Catholic Health Initiatives broke some new ground in the not-for-profit healthcare world last month by doing what investor-owned companies have done for years: making its annual financial results available on its Web site.
Generally hospitals have been reluctant to make their financial minutiae available to anyone with a Web browser. But the large Denver-based system decided the Internet could save time and money by expediting the dissemination of financial reports, as well as providing simultaneous access to all bondholders, says Linda MacDonald, CHI's director of capital finance.
CHI appears to be the first large not-for-profit healthcare system to post a financial report on the Web, according to industry sources.
A link to CHI's latest annual report is displayed prominently at the top of its home page (at www.catholichealthinit.org). CHI notified investors about the Web posting through an announcement via Bloomberg News on Sept. 25.
The move to Web communication with investors comes as a result of stiffer disclosure covenants CHI made in its most recent bond issue in March. For the first time, the 70-hospital system promised to issue quarterly financial statements. It also agreed to provide copies of those statements to any investor who requests one, MacDonald says.
Previously, CHI followed minimum disclosure rules set by the Securities and Exchange Commission, which require municipal issuers to file annual reports with data warehouses, known as nationally recognized municipal securities repositories. Investors have complained that retrieving reports from the SEC-designated repositories creates an additional delay and expense (Sept. 18, p. 52).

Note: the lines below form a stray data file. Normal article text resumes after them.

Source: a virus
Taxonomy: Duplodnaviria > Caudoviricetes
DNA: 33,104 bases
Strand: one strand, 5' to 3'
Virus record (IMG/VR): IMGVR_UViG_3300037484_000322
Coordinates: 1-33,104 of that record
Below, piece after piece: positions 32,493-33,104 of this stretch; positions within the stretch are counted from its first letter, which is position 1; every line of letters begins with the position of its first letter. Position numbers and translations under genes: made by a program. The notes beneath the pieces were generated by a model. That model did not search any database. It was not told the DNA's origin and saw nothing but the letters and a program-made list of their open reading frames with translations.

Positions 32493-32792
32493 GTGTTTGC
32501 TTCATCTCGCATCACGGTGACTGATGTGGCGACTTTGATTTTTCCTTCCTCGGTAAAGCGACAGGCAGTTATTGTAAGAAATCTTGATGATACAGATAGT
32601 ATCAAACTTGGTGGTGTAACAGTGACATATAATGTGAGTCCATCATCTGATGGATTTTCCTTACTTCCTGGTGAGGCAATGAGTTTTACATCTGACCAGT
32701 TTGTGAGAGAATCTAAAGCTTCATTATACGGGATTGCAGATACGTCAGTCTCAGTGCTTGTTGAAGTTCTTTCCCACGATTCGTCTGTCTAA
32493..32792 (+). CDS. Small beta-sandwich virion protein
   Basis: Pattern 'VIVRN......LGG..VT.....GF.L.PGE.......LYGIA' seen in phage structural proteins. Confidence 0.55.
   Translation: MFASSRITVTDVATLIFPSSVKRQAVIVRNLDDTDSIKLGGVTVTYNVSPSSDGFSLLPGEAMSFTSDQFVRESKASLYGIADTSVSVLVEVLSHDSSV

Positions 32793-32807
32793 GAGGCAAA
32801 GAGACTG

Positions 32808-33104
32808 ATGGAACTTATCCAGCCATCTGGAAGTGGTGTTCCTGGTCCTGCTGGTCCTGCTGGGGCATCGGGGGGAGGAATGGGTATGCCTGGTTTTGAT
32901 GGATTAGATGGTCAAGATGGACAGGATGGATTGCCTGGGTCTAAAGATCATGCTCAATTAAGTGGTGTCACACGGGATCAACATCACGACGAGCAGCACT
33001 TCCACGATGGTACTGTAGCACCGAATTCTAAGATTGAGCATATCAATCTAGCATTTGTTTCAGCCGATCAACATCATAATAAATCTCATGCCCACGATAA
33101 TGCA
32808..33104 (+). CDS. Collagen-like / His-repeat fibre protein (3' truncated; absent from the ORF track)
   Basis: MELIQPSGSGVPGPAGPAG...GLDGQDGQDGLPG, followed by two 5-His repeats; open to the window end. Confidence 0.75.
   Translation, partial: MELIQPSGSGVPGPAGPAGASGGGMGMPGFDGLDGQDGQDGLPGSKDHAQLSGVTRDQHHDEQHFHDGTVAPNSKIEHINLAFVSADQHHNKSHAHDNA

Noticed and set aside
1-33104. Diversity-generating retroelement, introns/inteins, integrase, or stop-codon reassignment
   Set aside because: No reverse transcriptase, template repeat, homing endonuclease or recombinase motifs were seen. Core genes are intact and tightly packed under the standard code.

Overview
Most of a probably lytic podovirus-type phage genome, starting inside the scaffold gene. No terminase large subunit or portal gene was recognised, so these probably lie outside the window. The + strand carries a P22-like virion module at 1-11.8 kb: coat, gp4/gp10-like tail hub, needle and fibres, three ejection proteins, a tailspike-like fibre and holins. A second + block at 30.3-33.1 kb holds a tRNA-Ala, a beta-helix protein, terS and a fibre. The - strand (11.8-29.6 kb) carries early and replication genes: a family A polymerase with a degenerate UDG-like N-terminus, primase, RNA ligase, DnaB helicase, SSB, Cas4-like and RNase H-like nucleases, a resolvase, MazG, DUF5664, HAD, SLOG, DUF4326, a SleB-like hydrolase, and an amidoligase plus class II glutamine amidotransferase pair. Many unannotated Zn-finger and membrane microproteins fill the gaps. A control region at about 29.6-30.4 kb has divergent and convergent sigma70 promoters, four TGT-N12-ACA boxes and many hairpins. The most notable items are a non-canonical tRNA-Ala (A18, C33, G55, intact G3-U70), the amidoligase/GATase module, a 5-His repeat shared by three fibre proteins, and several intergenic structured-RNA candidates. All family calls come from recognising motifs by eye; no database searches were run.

In addition to filing quarterly data with the repositories, CHI will be posting quarterly results on its Web site starting next month, MacDonald says.
If its experience proves successful, Web disclosure could be adopted by other not-for-profit hospital issuers. Lately some hospitals and systems have agreed to provide more frequent and detailed financial information to enhance demand for their bonds, according to bond lawyers. Both investor groups and the SEC have advocated Web disclosure as a cost-effective means of doing that.
One stumbling block has been the possibility that an issuer could be held legally liable for failing to update its Web site if there is a change in its financial condition. To get around that, CHI's site requires visitors to read a lengthy disclaimer before accessing the financial report. The disclaimer tells visitors not to assume that the information hasn't changed since it was posted, and that CHI has not "assumed any responsibility in any manner" to update the information.
So far the posting hasn't resulted in a flood of calls to CHI officials from curious reporters or the public, MacDonald says. As of last week, she could not say how many times the report had been called up online.
Initially, at least, the Web-published report appears to be fulfilling its goal of saving work for CHI staff. MacDonald says CHI will send paper copies of reports to investors upon request, but she doesn't think many of them will want to wait for the mail.
"My feedback is that most investors are delighted to get it off the Web and print it themselves," she says.